Набоков и советская литература («Приглашение на казнь») [Nabokov And The Soviet Literature: Invitation To A Beheading]

Alexander Dolinin


This article explores a multifaceted dialogue with the Soviet Literature in Vladimir Nabokov’s writings of the 1920s and 1930s, especially in the Russian original of Invitation to a Beheading (1935–36). As the draft of the novel shows, Nabokov initially thought of alluding to the nascent cult of heroic aviators in Stalin’s USSR and to the odious collective work of Soviet writers, headed by Maxim Gorky, glorifying the use of forced prison labor during the construction of Belomorkanal. Though Nabokov eventually rejected the idea, he continued his polemic against the Soviet literature by taking issue with Yuri Tynianov’s historical novel Kiukhlia (1925) about Wilhelm Küchelbecker. While Tynianov portrayed the latter’s imprisonment and exile as a spiritual death, Nabokov allowed his imprisoned protagonist to develop his creative imagination and poetic vision when awaiting his execution in solitary confinement. The article argues that the historic Küchelbeker resembled Nabokov’s “poet in prison” more closely than Tynianov’s one-sided representation.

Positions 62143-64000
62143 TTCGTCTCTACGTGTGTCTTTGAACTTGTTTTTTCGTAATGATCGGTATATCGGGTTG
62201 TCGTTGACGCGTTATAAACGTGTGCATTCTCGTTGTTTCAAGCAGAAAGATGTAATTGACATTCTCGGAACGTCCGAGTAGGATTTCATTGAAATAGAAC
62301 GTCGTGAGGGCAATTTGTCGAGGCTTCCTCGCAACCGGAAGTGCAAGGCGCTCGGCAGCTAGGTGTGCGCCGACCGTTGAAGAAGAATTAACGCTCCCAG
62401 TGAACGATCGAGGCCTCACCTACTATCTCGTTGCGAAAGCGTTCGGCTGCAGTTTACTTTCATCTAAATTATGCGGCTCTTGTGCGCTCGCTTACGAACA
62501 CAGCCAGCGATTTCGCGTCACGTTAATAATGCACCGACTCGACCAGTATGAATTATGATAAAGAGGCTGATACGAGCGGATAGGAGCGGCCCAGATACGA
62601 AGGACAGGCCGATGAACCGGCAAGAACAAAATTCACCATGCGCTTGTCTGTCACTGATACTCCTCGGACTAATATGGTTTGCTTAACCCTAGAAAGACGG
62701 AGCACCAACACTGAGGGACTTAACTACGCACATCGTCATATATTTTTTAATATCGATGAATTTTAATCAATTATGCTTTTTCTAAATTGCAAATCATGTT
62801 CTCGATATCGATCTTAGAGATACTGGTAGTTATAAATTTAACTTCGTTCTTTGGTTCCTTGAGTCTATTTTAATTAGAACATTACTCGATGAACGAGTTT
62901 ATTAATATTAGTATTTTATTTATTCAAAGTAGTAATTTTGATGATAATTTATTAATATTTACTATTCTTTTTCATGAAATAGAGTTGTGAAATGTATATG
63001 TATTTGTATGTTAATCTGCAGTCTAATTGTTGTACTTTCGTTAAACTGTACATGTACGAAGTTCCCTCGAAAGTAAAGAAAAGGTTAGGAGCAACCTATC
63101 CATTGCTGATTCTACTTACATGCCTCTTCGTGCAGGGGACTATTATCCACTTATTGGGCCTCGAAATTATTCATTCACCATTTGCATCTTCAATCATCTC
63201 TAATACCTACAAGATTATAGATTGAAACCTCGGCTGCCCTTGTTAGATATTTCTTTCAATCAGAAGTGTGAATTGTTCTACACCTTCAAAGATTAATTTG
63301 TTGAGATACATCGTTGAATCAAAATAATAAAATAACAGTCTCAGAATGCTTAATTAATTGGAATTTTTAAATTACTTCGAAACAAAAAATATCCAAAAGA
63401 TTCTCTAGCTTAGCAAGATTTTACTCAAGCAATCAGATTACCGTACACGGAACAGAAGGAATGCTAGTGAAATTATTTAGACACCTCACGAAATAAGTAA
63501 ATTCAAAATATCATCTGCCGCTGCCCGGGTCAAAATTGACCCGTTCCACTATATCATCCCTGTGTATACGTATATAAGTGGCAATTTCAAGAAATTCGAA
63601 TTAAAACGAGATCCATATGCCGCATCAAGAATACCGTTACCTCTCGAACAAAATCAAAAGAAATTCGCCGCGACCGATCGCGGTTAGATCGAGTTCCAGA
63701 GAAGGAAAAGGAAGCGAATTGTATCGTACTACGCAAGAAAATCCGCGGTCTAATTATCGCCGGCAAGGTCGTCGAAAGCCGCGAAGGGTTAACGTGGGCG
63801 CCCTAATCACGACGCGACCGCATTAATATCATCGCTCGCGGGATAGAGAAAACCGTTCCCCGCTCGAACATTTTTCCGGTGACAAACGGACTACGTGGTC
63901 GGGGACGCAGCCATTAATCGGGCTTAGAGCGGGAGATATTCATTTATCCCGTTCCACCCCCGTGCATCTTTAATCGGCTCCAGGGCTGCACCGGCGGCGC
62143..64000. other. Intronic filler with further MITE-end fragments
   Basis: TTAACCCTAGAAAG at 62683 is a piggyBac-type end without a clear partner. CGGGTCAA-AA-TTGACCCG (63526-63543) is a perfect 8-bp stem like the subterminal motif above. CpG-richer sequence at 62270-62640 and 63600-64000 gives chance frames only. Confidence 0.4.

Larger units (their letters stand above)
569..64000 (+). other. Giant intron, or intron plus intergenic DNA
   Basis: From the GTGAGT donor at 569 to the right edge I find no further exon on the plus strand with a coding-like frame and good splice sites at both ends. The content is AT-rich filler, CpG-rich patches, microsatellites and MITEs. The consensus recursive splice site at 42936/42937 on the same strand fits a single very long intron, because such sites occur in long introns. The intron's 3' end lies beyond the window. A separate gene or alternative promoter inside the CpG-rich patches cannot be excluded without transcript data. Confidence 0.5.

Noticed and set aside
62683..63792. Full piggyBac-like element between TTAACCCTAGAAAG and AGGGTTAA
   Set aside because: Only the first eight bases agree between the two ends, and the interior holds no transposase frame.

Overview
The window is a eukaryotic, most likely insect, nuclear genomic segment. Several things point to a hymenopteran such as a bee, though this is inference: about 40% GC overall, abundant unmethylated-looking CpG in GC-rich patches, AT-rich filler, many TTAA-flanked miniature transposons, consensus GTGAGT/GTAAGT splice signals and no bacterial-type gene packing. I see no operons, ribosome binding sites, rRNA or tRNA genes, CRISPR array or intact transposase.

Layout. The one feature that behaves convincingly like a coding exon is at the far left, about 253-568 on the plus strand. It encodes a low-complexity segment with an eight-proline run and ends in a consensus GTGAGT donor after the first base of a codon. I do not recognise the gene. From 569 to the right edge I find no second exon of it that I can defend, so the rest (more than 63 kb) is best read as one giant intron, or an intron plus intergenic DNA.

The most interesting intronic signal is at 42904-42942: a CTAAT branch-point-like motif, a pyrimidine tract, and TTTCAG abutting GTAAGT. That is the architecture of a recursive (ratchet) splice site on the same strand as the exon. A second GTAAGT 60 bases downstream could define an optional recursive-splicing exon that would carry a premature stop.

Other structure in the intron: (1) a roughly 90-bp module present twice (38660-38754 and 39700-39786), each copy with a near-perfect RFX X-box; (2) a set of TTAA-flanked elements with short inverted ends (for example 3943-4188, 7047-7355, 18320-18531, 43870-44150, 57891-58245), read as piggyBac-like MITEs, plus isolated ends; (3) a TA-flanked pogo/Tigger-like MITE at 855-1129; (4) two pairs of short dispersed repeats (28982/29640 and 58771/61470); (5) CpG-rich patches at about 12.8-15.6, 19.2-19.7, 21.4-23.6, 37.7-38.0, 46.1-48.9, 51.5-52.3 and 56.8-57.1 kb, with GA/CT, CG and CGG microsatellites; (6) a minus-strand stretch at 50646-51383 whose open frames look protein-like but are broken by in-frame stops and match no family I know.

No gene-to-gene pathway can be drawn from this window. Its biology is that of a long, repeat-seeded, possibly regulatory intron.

Keywords: 20th-Century Russian Literature, Vladimir Nabokov (1899–1977), Yuri Tynianov (1894–1943), Prihlashenie na kazn’ (1935–36), Kiukhlia (1925), Emulation, History of Literature.

DOI: https://doi.org/10.22601/SR.2019.06.01


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ISSN 2346-5824 (print)
ISSN 2504-7531 (online)